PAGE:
When Wes Moore was named chief executive of the Robin Hood Foundation, a top NYC poverty-fighting nonprofit that’s a favorite of Wall Street titans and A-list celebrities, it marked the latest chapter in his amazing life story.
“My life is a collection of two steps forward and one step back,” the 38-year-old tells PEOPLE.
Recently, Moore, a best-selling author, combat veteran, entrepreneur (and a 2001 PEOPLE top bachelor), shared some key moments of his life during a break in modeling suits for the menswear company Hickey Freeman‘s ad campaign to encourage businesses to hire veterans.
“I started understanding consequences,” Moore says.
After his father, a TV reporter, died of a misdiagnosed virus when Moore was just 3 years old, his mother, Joy, moved the family from Baltimore to a rough Bronx, New York, neighborhood to be with her family.
Wes started to hang out with a drug-dealing friend, skipped classes and had run-ins with cops.
“The first time I had handcuffs on my wrists was when I was 11,” he says of his arrest for vandalism and loitering in a drug-free zone. There would be two more arrests.
“I was spending a lot of time hurting people that loved me,” says Moore, “trying to impress people who could care less about me.”
When Moore was 13, Joy sent him to boarding school at Pennsylvania’s Valley Forge Military Academy to improve his grades and attitude. He didn’t want to go.
“She packed up the car and threw me in, and I thought she was kidding at first,” he says. “She had been threatening me with this for years.”
At school Moore’s troubles continued. He was in the process of getting kicked out when he befriended a cadet who became a mentor.
That guidance, coupled with help from other mentors who became like family, enabled him to soar. “At some point, what I began to understand is that my life had a relevance to someone other than just me,” he says.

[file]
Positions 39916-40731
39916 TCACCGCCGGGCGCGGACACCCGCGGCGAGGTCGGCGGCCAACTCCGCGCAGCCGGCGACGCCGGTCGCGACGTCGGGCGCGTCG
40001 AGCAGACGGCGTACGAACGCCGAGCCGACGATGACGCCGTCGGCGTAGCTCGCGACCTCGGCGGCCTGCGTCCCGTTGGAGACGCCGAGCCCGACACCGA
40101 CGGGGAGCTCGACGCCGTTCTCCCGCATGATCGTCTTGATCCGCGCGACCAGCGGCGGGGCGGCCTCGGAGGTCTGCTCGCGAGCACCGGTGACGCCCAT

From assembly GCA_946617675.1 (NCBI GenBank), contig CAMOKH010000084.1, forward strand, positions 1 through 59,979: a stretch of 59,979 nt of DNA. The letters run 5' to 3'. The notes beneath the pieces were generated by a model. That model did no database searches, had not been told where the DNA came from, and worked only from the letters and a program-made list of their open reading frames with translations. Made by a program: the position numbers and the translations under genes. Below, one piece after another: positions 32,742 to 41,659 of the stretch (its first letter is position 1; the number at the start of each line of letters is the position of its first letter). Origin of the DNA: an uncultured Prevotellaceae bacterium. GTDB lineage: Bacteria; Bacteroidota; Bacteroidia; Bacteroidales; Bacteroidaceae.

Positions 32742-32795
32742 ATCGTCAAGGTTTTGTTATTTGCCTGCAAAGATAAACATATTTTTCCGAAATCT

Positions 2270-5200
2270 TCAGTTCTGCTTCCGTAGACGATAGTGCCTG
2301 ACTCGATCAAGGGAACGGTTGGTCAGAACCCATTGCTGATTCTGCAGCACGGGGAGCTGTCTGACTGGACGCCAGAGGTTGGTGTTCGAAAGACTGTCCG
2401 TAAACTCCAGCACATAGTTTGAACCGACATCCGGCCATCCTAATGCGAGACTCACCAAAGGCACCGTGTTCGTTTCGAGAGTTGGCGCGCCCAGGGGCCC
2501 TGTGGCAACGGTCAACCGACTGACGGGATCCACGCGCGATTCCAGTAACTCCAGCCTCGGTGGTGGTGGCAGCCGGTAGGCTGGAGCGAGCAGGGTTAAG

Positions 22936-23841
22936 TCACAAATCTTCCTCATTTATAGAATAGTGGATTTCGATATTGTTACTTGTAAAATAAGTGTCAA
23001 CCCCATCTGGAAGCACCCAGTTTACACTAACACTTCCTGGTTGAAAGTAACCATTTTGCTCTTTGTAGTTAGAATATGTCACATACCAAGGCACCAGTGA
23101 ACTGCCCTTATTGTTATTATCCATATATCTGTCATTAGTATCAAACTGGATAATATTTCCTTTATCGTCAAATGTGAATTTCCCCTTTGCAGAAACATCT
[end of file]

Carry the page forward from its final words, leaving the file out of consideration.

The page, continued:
Moore excelled academically, and won a Rhodes Scholarship as a senior at Johns Hopkins University in Baltimore.
During that year, another young man named Wes Moore from a rough Baltimore neighborhood was charged with murdering an off-duty police officer in a February 2000 shootout.
After this “other” Wes Moore was convicted of murder and sentenced to life without parole, Moore tracked him down.
The pair struck up a friendship that Moore details in the 2010 New York Times bestselling memoir, The Other Wes Moore, about how two men from similar tough urban neighborhoods can end up with such different lives.
Moore continues to stay in contact with “the other” Wes Moore, who is serving out his sentence in a Maryland prison.
“He helps remind me every time I see him about life’s impermanence,” Moore says. “We are not promised anything — in a moment’s notice things can change by the decisions that we make.”
After Moore earned a master’s degree in international relations from Oxford as a Rhodes Scholar in 2004, he decided to enter the military as a paratrooper and captain in the United States Army, with a combat tour in Afghanistan.
His empathizes with the struggles he sees some veterans face when returning from war.
“Oftentimes the narrative is that returning veterans are some kind of charity who need help,” says Moore, “but the (Hickey Freeman) ad campaign is saying no, they are assets who need to be unleashed.”
The campaign was inspired by Jacob Sipple, a Marine corps veteran who served in Afghanistan and is the made-to-measure cutting and project supervisor at Hickey Freeman. As part of the campaign, Hickey Freeman will donate suits to veterans transitioning to civilian jobs.
Sipple is part of the campaign, along with Joe Cardona, an active duty US Naval Officer and New England Patriots long snapper, and Jake Wood, a former Marine sniper who is now CEO of Team Rubicon, a veteran-led disaster response organization.
After Moore left the military, he founded BridgeEdU, an organization that helps students get to college and stay enrolled.
Moore says that growing up amidst poverty continues to shape his view on helping the poor. As CEO of the Robin Hood Foundation, he is now at the helm of NYC’s largest poverty-fighting organization, which funds schools, health care providers, food pantries and other programs.
“I feel you will never be able to separate me from where I came from,” he says, “and you’ll never be able to separate me from my experiences.”